Before you start considering whether you should splurge on expensive workout equipment, you should know that Tonal has barriers other than price. The machine needs to be mounted on a wall, and it can’t be just any wall. The wall needs to have 16- to 24-inch wood or metal studs, it can’t be packed with plumbing or wires, and there needs to be an electrical outlet within six feet of the device. The location you choose will also need about seven feet of surrounding space (vertical and horizontal) so you can fully extend and rotate Tonal’s arms. You can take your Tonal with you when you move, but it will cost you—relocation fees start at $175 (though the exact price varies depending on the move).
Most of the walls in my apartment are made of concrete, steel, and whatever else industrial buildings were made of in the early 1900s (asbestos, probably), so I actually only have one wall that meets Tonal’s requirements. This same wall happens to have an expanse of unusable space (thanks to a closet door), but it was an incredibly fortunate coincidence that I happened to have a perfect Tonal-friendly location in my apartment. Even though Tonal’s compact form makes it ideal for smaller spaces, it’s not quite as small as it first seems, and you can’t just shove it wherever it fits. Once my wall was deemed acceptable, the actual installation was fairly quick—about 45 minutes, including wifi and Bluetooth setup.
At a glance, Tonal looks more like an interactive retail display than a workout machine: It’s a long, vertical rectangle with a big touchscreen and two adjustable cable arms. It’s pretty slick-looking, and it definitely takes up less space than any other home workout machine you can buy (minus, perhaps, the Mirror). When you’re not using the machine, you can rotate the arms all the way around until they’re hidden at the back of the machine.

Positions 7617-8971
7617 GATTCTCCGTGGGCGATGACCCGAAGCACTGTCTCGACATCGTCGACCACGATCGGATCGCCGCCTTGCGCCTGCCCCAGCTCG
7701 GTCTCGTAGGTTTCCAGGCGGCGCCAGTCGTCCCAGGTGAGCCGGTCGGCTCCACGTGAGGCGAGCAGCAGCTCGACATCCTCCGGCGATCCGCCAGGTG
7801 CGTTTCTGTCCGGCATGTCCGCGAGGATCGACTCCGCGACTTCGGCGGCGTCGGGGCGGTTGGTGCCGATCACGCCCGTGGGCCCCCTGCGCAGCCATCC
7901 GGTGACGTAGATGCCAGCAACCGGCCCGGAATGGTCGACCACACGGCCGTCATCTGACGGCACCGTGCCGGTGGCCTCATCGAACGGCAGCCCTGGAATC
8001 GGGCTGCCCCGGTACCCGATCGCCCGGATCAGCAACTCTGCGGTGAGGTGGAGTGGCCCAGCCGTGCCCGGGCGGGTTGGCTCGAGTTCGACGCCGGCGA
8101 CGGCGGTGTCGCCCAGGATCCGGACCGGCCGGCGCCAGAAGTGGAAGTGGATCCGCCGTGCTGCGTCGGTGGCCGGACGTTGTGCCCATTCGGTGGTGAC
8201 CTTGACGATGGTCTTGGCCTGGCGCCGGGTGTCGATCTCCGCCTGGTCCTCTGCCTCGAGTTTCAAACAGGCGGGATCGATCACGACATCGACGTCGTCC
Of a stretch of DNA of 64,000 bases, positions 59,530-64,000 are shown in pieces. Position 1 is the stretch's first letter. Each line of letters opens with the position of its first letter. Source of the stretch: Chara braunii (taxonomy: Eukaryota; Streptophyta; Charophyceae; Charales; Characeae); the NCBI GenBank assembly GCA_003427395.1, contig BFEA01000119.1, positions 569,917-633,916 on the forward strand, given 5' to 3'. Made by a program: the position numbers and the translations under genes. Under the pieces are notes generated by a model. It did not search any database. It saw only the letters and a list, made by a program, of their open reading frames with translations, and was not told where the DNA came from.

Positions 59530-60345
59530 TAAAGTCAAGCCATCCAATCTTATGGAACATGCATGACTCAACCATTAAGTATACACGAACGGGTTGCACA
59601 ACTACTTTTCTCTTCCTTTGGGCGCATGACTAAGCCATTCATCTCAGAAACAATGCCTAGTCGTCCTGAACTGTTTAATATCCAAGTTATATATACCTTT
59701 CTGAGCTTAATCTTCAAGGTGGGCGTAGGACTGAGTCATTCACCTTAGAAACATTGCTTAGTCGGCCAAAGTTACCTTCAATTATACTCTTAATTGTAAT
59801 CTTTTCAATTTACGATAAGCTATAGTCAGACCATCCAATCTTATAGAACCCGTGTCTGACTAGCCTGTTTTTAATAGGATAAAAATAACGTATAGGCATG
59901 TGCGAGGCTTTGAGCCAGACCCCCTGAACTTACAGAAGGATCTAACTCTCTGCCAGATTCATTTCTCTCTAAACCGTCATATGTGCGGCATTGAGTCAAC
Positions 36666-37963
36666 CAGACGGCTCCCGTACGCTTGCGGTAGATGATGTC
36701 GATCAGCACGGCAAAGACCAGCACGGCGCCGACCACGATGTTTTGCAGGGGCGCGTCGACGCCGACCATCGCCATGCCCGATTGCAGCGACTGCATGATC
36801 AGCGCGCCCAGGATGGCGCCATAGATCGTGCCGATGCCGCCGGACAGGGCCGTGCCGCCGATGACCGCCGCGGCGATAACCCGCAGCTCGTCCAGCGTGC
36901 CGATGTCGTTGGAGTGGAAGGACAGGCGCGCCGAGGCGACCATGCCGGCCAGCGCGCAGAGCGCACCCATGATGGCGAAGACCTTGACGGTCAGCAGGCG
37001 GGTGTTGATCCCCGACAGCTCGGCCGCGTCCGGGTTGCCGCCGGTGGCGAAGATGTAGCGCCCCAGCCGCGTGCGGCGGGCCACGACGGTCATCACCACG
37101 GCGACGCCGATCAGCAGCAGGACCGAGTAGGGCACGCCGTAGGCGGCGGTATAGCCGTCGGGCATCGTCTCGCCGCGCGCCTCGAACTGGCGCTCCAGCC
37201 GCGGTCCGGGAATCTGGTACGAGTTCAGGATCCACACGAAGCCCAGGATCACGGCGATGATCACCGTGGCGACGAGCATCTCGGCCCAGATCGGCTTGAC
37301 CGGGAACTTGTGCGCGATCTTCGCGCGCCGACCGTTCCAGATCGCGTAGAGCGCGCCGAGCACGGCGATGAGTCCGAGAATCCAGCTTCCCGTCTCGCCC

Tonal’s arms have a couple of levers and buttons for adjustment; they slide up and down the length of the machine and rotate horizontally and vertically, locking into place. It might take you a moment to get used to adjusting the arms, but once you figure it out it’s very easy and quick. One of my favorite things about Tonal is how quickly you can switch up the machine to perform different exercises. At the end of each arm is Tonal’s proprietary T-lock mechanism for attaching different grips. The T-lock works with Tonal’s smart accessory package, and Tonal also sells standalone T-locks (4 for $20) that can be attached to any cable machine attachment.
Tonal’s smart accessory package comes with three cable grips: smart handles, a smart bar, and a non-smart rope. The main thing that makes the smart grips “smart” is the Bluetooth buttons you can use to turn Tonal’s weights on or off (the smart handles also have built-in gyroscopes for more accurate movement tracking). You don’t need the smart grips to perform the majority of Tonal’s movements, but having them does open up a variety of movements you’d normally never be able to perform with such a compact, space-saving cable machine. The smart accessory package also includes a bench, fitness mat, and foam roller, none of which are particularly noteworthy.